Monday, Jul 28, 2014
Letters

Letters to the editor, Sept. 8

Published:

Smoke screen

Last month the chairman of the Hernando County Aviation Authority, Gary Schraut, and a nonmember of the Aviation Authority, James Kimbrough, met with four of the five members of the Board of County Commissioners, individually: to complain and place blame on others for failing to follow and disregard procedures relating to the prior Brooksville Air Center (BAC); to complain and place blame on others for starting a controversy regarding the award of the lease agreement to Corporate Jet Solutions with respect to the BAC; to complain and place blame on the fifth county commission member; and to seek remedy for the complaints.

Looking beyond the purported purpose of these meetings, this appears to be nothing more than an attempted smoke screen to hide serious faults that should have been laid at the feet of the Aviation Authority. It is obvious that the Aviation Authority was negligent for recommending the purchase of the BAC without doing the necessary due diligence.

Had the Aviation Authority done a proper and necessary background check and physical inspection of the real property, they would have found there was no certificate of occupancy issued for the property, final drawings that are inconsistent with what is actually in place on the property and serious safety issues.

The apparent smoke screen was a thin veil to cover the Aviation Authority deficiencies, the failure to adhere to accepted real estate procedures and a failure to identify safety issues prior to recommending purchase of the BAC. The smoke screen does not work.

Equally as important, the individual meetings themselves are against the law, a violation of Florida's Sunshine Law, FS 286.

".in Blackford v. School Board of Orange County 375 So 2d 578 (Fla. 5th DCA 1979), the court held that a series of scheduled successive meetings between the school superintendent and individual members of the school board were subject to the Sunshine Law. These meetings [were] held in 'rapid succession' in order to avoid a public airing of a controversial redistricting problem. The one-to-one meetings amounted to a de facto meeting of the school board in violation of s. 286.011 .." Government-In-The-Sunshine Manual, Office of the Attorney General, 2013 Edition, Volume 35, p.21.

The Sunshine Law is applicable to any meeting, formal or informal, of two or more members of a "board" to discuss matters that foreseeably may lead to action - Government-In-The-Sunshine Manual, p.22, citing various cases.

The real complaints here are the Aviation Authority's failure to follow accepted procedures with respect to real estate transactions, resulting in substantial expense to the county, and the Aviation Authority's violation of Florida State Law.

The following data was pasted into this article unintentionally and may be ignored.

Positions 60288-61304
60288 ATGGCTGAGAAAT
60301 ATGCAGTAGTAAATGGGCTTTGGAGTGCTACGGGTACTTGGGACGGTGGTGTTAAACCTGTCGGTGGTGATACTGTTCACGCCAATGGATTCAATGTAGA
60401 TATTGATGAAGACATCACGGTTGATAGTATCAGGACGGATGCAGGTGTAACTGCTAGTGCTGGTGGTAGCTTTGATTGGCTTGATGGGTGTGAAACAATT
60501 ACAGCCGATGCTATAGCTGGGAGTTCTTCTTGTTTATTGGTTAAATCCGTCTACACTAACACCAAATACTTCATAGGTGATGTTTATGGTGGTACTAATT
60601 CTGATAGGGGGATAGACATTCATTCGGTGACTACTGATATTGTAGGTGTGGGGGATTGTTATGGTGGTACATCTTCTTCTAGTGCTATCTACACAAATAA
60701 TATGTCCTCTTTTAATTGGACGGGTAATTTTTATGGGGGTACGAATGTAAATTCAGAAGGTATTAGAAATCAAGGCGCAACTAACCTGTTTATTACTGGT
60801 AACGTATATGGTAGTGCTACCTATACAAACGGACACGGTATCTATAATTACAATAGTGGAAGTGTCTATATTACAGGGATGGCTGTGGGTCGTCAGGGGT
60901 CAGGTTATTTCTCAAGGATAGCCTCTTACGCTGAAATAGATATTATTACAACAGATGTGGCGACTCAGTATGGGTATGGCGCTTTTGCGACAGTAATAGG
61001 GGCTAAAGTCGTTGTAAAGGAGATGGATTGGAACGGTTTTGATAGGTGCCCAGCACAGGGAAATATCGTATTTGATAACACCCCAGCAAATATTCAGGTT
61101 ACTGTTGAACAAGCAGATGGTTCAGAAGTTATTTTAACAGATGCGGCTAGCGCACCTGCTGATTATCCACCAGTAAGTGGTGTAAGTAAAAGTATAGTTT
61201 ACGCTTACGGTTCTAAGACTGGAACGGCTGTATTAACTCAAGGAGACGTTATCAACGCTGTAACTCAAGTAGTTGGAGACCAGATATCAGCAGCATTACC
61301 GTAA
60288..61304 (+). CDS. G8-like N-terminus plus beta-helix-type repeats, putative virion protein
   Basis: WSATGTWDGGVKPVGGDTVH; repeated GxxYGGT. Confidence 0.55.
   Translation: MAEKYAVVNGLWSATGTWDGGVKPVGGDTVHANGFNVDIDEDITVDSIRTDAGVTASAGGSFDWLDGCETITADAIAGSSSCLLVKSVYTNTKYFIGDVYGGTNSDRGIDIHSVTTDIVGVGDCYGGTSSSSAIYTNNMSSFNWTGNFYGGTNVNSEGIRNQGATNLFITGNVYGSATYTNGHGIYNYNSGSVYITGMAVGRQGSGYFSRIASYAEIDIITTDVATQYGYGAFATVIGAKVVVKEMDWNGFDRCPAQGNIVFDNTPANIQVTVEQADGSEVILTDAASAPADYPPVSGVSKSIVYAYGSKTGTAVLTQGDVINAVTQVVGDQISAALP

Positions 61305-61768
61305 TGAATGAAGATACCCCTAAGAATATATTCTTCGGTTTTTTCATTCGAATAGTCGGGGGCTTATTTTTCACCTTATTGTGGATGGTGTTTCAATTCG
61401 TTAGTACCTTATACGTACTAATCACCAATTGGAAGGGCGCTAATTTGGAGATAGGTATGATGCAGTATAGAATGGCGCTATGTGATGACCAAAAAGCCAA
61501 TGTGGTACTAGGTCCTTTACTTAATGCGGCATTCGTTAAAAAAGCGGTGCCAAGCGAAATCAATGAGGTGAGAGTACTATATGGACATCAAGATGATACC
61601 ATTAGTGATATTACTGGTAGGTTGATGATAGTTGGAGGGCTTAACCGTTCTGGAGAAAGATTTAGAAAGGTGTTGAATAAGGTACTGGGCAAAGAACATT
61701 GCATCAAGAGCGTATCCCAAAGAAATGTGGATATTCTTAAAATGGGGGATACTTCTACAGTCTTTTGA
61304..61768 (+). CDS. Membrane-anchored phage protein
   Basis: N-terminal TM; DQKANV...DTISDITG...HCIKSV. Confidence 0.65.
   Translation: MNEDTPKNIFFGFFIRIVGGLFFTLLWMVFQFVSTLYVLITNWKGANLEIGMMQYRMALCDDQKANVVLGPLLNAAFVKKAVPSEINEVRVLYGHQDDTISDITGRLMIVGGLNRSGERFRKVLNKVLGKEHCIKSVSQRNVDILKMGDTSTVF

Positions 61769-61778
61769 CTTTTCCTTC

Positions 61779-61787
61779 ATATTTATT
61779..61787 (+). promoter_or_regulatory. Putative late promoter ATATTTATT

These deficiencies of the Aviation Authority need to be discussed openly during county commission sessions and a plan of action developed to ensure that these types of problems do not happen again. The Aviation Authority must understand and accept that it is merely an advisory board that must obey the law and follow accepted procedures.

Arlene Glantz

Spring Hill

Welcome

I'd like to welcome Michael LaManna to Spring Hill and look forward to more letters from him. He's probably discovering that, politically, the folks of this area tend to be conservative, which I suspect was not the case where he used to live, and their letters reflect that. 

So, too, do most of the Op-Ed pieces written by local columnists. Mr. LaManna will also quickly discover that conservatives are not the only ones who write less than stellar letters or shape "facts" to fit the occasion.

Welcome aboard, sir.

John S.V. Weiss

Spring Hill

It's not funny

Recently, the Jimmy Kimmel Show interviewed people on the sidewalk and asked them to recite "The Pledge of Allegiance." I realize that the show selected the dumbest answers in order to get a laugh. But it is so sad, that so many Americans cannot recite the Pledge of Allegiance. 

On the same subject, there are many Americans who do not know the words to the Star-Spangled Banner. Today, as in the past, many Americans have sacrificed their lives in order to keep these words in our hearts. 

When I was growing up during World War II, it would be unthinkable that our children would not recite the Pledge of Allegiance before class began. It would be unthinkable that at a sports event, people in the stands would not know the words to our National Anthem. Making fun of those who cannot recite the Pledge of Allegiance or know the words to our National Anthem is not funny. It is sad!

Ron Dakin

Spring Hill

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